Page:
Gem State Roundup

Permits are now available for cutting down Christmas trees in Idaho’s national forests

By: - October 31, 2023 4:00 am
Boise National Forest

The Boise National Forest covers more than 2.5 million acres and includes more than 500 trails. More than 60% of Idaho is federal public land. (Clark Corbin/Idaho Capital Sun)

Christmas tree permits are now available at local U.S. Forest Service offices and online through the end of the year.

Residents can pay $5 per permit to cut down up to three trees.

Those seeking a tree are encouraged to cut down trees at least 200 feet away from roads, waterways, campgrounds and recreation sites, according to a press release from the Nez Perce-Clearwater National Forests. Residents cannot cut down trees within designated Wilderness areas or Wild and Scenic River corridors.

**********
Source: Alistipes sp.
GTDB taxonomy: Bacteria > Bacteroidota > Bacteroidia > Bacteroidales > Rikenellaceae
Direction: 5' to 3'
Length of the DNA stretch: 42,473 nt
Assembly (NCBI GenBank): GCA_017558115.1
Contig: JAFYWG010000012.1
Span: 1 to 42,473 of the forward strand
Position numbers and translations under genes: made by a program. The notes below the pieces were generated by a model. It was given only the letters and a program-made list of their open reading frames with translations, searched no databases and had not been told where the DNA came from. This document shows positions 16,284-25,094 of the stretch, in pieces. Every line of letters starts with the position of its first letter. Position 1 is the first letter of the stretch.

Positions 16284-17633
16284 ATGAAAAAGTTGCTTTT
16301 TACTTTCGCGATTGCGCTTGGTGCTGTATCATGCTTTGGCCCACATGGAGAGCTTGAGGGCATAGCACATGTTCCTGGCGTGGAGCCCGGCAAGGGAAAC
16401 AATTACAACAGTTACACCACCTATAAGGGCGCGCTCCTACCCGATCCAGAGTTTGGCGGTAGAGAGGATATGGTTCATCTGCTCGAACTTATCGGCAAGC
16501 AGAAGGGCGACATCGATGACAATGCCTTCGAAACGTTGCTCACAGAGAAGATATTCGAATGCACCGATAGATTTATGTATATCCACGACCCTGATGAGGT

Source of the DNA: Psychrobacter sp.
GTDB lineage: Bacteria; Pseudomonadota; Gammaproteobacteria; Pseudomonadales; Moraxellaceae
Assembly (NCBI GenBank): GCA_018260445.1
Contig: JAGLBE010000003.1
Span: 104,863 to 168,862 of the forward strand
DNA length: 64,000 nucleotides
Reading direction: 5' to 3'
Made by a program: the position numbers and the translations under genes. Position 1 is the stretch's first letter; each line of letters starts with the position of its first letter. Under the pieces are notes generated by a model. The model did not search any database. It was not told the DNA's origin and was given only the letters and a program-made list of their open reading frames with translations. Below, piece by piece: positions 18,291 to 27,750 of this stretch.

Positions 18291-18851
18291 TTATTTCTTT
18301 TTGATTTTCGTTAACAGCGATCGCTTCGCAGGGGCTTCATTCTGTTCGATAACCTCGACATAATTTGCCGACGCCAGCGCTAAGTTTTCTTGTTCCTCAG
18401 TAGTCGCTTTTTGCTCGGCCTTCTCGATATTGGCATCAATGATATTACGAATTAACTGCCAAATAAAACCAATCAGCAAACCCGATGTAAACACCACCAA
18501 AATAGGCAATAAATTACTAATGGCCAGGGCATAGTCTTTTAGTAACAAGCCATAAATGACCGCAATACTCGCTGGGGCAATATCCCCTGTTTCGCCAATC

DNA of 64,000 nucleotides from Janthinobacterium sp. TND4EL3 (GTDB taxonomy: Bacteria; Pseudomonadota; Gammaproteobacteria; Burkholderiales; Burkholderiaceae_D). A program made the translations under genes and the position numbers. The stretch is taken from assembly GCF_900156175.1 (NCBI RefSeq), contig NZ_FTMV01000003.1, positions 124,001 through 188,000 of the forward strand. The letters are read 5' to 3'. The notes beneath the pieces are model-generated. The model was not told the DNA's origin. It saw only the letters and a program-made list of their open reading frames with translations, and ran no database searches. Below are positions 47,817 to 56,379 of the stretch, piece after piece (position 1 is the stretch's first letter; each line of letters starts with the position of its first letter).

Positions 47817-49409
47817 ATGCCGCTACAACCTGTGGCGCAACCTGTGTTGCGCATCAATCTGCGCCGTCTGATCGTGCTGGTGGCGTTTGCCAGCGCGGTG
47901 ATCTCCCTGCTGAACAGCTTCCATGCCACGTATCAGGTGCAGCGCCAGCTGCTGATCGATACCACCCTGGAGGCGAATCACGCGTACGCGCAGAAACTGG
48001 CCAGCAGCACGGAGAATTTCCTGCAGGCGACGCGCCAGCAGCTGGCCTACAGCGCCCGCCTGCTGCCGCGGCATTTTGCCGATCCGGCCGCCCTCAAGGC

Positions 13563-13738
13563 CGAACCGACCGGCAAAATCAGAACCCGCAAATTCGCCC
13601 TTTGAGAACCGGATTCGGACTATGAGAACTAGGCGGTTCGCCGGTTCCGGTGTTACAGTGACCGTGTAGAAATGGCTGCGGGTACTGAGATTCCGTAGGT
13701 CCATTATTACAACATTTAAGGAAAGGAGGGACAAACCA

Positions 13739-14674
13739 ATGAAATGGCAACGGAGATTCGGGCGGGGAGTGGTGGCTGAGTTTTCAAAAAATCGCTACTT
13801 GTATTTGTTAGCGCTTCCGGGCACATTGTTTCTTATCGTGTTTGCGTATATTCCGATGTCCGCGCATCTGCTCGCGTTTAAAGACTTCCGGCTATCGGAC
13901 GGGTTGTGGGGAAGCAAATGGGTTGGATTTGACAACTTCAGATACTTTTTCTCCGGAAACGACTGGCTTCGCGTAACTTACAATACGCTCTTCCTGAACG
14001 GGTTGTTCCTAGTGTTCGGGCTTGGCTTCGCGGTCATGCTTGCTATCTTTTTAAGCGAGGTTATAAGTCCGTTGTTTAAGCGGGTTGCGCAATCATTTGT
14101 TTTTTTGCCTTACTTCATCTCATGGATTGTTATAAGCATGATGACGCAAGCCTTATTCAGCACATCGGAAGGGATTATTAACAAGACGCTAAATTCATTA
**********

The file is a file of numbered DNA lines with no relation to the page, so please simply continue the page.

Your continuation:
Those cutting down trees are encouraged to be aware of winter driving conditions, to dress warmly and to pack tire chains, food, a first aid kit and other emergency equipment.

To look up Christmas tree permits for specific national forests, go to

“Besides the joy it brings to families across the nation, harvesting a Christmas tree from a National Forest also improves forest health,” the press release said. “The permit system helps to thin densely populated stands of small-diameter trees. Removing these trees helps other trees grow larger and can open areas that provide forage for wildlife.”

Have questions about harvesting a Christmas tree from a national forest? Contact your local U.S. Forest Service office.


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Christina Lords
Christina Lords

Christina Lords is the editor-in-chief of the Idaho Capital Sun and has been a professional journalist covering local and state government since graduating from the University of Idaho in 2009. A Pocatello native, Lords is a fifth-generation Idahoan who served as a reporter at the Moscow-Pullman Daily News and the Post Register in Idaho Falls and served as assistant editor for the Idaho Press in Nampa. She also led the Idaho Statesman in Boise for two years before turning to nonprofit journalism.